a blog by knut skjærven

A Movable Feast

The Musician ©. Knut Skjærven.

Just a work note.

I have been struggling to combine the concept of creativity with photography. Can there be creativity at all since we deal with a mechanical reproduction of reality? Photography, even now, is often described as such.

Creativity is defined as the ability and the process of combining already existing things/ideas in a new way. Everything is supposed to be already there, but creative combinations are, in all cases, not there yet. And they never will be.

This definition, here quoted from memory, seems to be the same across branches. It works in science, in business and in the arts. And elsewhere. The structure of creativity does not change even if you shift area.

This could pose a particular problem for photography because in reproduction you can seemingly only render what is already there. How is it possible to combine things/ideas in a new way when you are dependent on what the camera brings back to you?

I can understand that creativity is possible in, for instance, painting since you have paint, brushescanvas and can combine these whatever way you want to get an image to your satisfaction. But in photography? How is something like that possible?

If you study the picture above you will find that elements in it can be isolated and described: the musician with his self made instrument, the photographer in the foreground, the listening young woman, the man in the background, the large trash can.The image can be broken down even further, but in this context this will do. These are the objective elements.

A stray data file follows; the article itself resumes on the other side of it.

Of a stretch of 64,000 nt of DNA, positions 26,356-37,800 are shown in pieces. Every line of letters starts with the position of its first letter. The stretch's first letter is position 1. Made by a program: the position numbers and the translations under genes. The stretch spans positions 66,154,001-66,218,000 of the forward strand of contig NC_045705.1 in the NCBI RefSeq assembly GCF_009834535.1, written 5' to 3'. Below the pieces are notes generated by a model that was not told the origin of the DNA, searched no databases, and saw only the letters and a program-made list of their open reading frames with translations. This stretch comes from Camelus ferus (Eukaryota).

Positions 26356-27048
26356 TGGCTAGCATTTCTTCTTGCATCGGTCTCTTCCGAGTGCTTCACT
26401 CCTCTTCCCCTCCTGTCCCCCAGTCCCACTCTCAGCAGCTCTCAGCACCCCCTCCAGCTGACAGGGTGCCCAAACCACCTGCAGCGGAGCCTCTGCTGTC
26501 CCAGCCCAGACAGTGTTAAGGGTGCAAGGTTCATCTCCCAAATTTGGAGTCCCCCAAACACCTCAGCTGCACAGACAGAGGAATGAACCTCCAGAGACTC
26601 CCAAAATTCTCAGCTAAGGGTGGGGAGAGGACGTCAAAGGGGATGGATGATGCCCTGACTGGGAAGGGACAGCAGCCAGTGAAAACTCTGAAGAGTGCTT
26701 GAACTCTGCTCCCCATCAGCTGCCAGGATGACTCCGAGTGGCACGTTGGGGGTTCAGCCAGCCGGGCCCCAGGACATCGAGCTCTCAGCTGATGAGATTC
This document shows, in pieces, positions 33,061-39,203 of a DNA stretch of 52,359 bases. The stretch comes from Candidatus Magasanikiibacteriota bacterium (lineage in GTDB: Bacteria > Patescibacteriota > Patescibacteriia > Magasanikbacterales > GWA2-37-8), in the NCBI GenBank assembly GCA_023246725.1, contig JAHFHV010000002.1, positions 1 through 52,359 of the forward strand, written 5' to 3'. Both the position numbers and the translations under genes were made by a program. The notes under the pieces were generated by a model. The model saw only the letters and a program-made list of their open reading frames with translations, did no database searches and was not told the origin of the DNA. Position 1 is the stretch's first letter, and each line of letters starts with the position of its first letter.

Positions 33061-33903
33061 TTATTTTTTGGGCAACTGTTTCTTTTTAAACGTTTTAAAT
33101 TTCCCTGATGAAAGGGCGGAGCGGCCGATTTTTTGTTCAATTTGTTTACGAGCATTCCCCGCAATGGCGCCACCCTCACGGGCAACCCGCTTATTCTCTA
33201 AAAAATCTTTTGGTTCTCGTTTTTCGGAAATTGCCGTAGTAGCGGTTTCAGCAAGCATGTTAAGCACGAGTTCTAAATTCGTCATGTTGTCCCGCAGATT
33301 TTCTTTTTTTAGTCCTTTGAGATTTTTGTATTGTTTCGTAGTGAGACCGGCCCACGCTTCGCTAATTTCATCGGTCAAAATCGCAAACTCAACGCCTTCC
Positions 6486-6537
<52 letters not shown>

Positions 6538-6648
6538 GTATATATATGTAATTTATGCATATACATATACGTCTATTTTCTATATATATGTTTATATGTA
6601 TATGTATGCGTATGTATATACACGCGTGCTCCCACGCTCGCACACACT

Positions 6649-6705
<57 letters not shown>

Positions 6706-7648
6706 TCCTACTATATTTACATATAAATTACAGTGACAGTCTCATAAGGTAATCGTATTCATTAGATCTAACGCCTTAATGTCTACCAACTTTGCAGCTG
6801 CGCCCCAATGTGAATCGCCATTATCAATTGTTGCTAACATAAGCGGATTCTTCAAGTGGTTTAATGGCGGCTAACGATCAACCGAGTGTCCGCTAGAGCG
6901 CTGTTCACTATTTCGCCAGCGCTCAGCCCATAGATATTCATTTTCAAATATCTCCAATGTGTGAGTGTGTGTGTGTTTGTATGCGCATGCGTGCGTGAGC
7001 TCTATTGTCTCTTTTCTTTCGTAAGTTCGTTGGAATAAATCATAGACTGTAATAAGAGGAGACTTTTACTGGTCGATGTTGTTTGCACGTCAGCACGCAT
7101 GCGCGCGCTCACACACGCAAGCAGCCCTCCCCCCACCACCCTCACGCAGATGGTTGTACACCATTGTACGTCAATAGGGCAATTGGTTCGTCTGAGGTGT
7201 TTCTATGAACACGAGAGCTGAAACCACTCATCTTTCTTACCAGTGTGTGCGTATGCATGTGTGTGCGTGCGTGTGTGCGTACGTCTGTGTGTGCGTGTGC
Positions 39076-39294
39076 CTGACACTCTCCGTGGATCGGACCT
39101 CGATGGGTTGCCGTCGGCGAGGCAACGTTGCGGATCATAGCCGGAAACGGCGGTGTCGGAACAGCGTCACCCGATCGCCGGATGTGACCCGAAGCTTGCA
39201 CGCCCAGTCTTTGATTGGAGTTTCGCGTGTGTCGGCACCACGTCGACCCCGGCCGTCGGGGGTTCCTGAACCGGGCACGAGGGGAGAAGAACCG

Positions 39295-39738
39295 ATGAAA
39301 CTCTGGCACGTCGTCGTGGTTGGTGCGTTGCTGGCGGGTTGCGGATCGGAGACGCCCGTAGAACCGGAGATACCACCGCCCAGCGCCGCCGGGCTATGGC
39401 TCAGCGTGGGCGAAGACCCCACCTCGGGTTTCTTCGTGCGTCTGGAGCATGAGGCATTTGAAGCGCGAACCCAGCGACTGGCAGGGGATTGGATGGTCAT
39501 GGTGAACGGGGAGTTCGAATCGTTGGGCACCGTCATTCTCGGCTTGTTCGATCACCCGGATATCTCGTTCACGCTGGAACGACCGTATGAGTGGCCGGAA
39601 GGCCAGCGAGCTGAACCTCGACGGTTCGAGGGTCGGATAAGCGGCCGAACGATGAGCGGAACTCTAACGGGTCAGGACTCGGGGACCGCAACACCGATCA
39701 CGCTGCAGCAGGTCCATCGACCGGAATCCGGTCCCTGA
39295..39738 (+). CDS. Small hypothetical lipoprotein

My point is that these elements are already there for everyone too see and to possible fix on film or other media. Since they are there for everyone to see and record there are no new combinations involved in recording. Or are there?

Maybe an argument could go like this: There is another, additional element that is there. Even if it is almost never visible in photographs. That additional element is the photographer. He/she is the active force who makes the elementary difference, so to speak. He/she is the subjective element in any photograph.

Even if the photograph is locked up in a mechanical recording of what is there for the camera, the photographer have to fix the moment in the very split second in which the objective elements make a moveable feast within the frame. They all have to dance together: the subjective element and the objective ones. They have all to participate in the same, moveable feast.

In terms of creativity it is that meeting, recorded at that crucial moment, that makes all the difference. In photography, that moment is when the new combination of already existing elements finds its expression and links to the subjective element, the photographer.

There is not much new in this, is there. Mostly a clarification. For me it links photography to phenomenology, but that is a story is for a rainy day.

When I talk about this as a moveable feast and thereby quote an author once living in Paris with his young wife, is it  because it takes a certain strain and portions of luck and smaller and larger periods of waiting (and some alertness too), to fix a photograph so that all the guests behave as if they participate at the same party. Even the photographer.

In this shot, I think they do. My 2p. You don’t have to agree.

Well, it is only a work note anyway. Hardly a movable anything. Typos will be corrected later.